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Genos Styles/OTS/Multi Pads / Re: Midifile to style - Genos
« Last post by Gunnar Jonny on Today at 11:04:30 AM »
Vali, you can report the bug to Klaus, he will probably apreciate it, and fix it if possible.
Genos Styles/OTS/Multi Pads / Re: Midifile to style - Genos
« Last post by valimaties on Today at 09:59:40 AM »
Yes, it is running (with bugs...)... the last Yamaha keyboard for SFF2 is still Tyros 4.

I have checked some of parameters, and it not read correctly (ie: KeyMap read incorrect in CASM section)
As a bug, the Style window closed unexpectedly when I changed from SFF to SFF2.

PS: Sorry for off-topic :) .

Will some of the voices work on the Tyros5?


Unfortunately, no, because:
1. I've used voices & DSP that are on Genos only (like Kino Strings);
2. Voices with the same name on Tyros5 have been resampled on Genos (like Acoustic Bass and a lot of GM voices as Shamisen, Koto, English Horn, Violin, Flute, etc.), so they would probably sound different on previous Tyros series.


Will some of the voices work on the Tyros5?

Tyros 4 (SFF2) / Re: Display sheet muic on T4
« Last post by JollyJim on Today at 09:00:46 AM »
Hi John,

Thanks again, understood and appreciated.

So sorry to hear you are bored with the blue skies and high temperature,

We English , are a hardy race and much more enjoy the damp, grey,
cold, wet, windy flooding of  autumn and winter which is just starting
and will continue until May or so....

So enjoy your summer whilst we dig out are cardigans...

Thanks again John,,,best wishes - Jim
Genos - General / Re: Genos Digital Out
« Last post by frozzers on Today at 08:33:06 AM »
Thanks Rainer.

Pretty much as I'd feared!

Genos - General / Re: Wherz my audio file?
« Last post by valimaties on Today at 08:27:15 AM »
Press on white Song gateway button.
Press on red square and it will open the location where last file (loaded file) is stored. Look in the down-left corner (path shown) to see where is your file located.

Be sure that "Audio" not "Midi" to be selected...

(this picture is from Reference manual, from the List creation, but is almost the same with selection of an audio file in play mode. You have to be sure Audio is selected because that little option button will make difference between audio files (wav, mp3) and midi files (mid, kar, etc.))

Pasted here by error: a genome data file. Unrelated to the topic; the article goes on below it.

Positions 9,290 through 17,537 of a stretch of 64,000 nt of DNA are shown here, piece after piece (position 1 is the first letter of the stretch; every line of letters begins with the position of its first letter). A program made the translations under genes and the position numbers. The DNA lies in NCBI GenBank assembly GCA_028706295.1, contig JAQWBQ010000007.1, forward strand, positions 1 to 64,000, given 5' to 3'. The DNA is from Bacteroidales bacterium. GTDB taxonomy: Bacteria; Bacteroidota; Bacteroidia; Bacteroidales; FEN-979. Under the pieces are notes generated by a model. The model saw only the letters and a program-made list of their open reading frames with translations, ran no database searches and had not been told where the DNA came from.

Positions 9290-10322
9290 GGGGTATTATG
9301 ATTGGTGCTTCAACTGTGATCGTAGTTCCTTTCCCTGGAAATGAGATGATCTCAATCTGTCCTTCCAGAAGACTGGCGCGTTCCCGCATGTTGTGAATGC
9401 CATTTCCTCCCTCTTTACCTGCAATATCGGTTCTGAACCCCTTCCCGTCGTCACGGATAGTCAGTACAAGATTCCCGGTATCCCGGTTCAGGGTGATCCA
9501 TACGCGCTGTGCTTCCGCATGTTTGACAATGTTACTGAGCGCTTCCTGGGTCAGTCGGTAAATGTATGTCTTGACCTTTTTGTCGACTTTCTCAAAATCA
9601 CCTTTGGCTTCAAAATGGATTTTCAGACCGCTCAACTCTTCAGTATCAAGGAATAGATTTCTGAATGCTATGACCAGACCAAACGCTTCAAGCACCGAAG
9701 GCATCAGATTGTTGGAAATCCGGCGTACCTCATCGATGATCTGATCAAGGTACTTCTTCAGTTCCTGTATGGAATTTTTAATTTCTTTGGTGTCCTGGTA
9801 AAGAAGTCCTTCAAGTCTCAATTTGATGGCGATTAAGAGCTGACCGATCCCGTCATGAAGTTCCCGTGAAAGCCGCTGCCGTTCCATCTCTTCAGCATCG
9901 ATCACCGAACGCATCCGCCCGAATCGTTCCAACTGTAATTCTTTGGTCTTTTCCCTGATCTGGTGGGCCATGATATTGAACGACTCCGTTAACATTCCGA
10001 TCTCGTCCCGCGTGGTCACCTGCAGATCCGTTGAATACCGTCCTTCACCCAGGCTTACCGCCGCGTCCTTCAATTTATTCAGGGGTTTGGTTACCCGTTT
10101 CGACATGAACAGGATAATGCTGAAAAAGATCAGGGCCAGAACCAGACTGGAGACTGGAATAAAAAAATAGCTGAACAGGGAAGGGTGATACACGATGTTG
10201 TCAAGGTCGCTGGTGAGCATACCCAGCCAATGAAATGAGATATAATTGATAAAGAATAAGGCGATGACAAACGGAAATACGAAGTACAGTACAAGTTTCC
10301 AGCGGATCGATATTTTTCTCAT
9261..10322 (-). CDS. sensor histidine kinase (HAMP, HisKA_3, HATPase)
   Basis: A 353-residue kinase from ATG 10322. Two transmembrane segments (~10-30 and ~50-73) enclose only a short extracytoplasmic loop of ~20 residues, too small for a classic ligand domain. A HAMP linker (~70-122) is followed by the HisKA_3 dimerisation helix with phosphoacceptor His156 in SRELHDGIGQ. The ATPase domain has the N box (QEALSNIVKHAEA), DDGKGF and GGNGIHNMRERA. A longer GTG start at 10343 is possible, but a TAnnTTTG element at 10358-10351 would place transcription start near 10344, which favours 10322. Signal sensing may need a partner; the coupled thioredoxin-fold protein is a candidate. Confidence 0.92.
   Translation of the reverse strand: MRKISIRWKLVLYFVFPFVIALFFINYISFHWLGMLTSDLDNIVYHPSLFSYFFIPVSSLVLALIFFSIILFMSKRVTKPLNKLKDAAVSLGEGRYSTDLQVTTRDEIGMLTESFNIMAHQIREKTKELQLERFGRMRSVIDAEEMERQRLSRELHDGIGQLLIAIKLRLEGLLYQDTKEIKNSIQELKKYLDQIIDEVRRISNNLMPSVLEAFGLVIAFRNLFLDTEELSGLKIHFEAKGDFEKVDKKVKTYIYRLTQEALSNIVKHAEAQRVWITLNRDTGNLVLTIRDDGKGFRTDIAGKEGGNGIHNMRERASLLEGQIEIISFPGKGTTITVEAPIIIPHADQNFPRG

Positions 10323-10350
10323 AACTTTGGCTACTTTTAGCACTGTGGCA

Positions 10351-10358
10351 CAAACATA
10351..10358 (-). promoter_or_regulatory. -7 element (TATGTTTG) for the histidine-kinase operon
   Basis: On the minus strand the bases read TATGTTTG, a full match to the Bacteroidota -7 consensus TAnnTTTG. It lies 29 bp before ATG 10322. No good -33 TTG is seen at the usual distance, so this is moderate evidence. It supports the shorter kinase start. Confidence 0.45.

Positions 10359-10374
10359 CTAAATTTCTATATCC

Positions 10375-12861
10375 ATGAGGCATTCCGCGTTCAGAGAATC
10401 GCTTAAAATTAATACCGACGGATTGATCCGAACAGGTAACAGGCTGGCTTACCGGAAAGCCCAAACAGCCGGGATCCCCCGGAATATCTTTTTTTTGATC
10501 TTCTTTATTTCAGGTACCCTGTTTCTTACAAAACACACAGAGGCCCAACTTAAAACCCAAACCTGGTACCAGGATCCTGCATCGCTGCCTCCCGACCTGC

Thanks Jim😀
Genos - General / Wherz my audio file?
« Last post by Stevengale on Today at 07:05:24 AM »
Still trying to figure out how the recording section works on the Genos. I recorded an QUICK AUDIO segment and it looks like it gets saved automatically when STOP is hit. I can then hit PLAY and hear the song but if I leave that page, where the heck do I find my audio file later when I want to hear it again?

I saw those audio files somewhere before but cant find what page of the menus it's located..  help?
Rumney, - Learning to play by ear was my guess from your question.
Without putting down the lady on the video, I have played and known hundreds of real musicians who played professionally by ear and while all understood the circle of 5ths, to my knowledge none used it or thought about it either actively while playing or while learning to play, by ear.
 If you want to learn to play by ear, it will be much more useful to understand common chord progressions by the number system, which is key independent. The number system is simple, just each chord based on the note of the scale - so in C, chord 1 is Cmaj, chord 2 is D minor, etc. Look up chord numbering systems on the net, but don't at this time get too deeply into the more sophisticated versions like the Nashville numbering system where many accents and variants can be added for more advanced players.
So the simplest chord progression using the number system is 1;4; 5;1. Chord 2 and 4 are similar, so another variant is 1;2;5;1. Another very common variant is 1;6;2;5;1. ie in key of C it would be C, Amin, Dmin, G7, C.
Those three chord progressions above cover 80 % of the popular songs written for at least 80% - and often 100% -of the whole song. Start by nailing these, and then add songs which have small excursions from these like chord 3, or making chord 2 or chord 3 major instead of minor. You will soon get to hear them coming by ear.
Don't worry about the relationships on a circle of 5ths. The secret to playing by ear is to start with a small amount of knowledge like the 3 chord progressions I have given above, then build on it by experimenting, a bit at a time. As you advance, you might find the circle of 5ths useful to understand for more complex songs, but frankly, by the time you find it useful, you are unlikely to really need visual aid, because the relationships will just make it will just make obvious.
Later, learn and introduce diminished chords by realizing another common device is to slip in a diminished to lead through or add color to one of the above progressions. Try to find the right chords by are, then look at fake books to see how what you thought compares with the right chords, and how real songs progress,. And instead of seeing the chords as individual things in a song, learn to see them as sequences of numbers, and you will then start to understand how most music is 90% repeating patterns. Combining this with listening to yourself and anticipating the sound of a chord in a sequence is what playing by ear is all about.


Thank you Mike - a well reasoned reply which I really appreciate. Now I understand why a song is counted in 1 2 3 - itís a chord progression (only joking) :) I will have a good look at the chord numbering systems on the net - thanks again.
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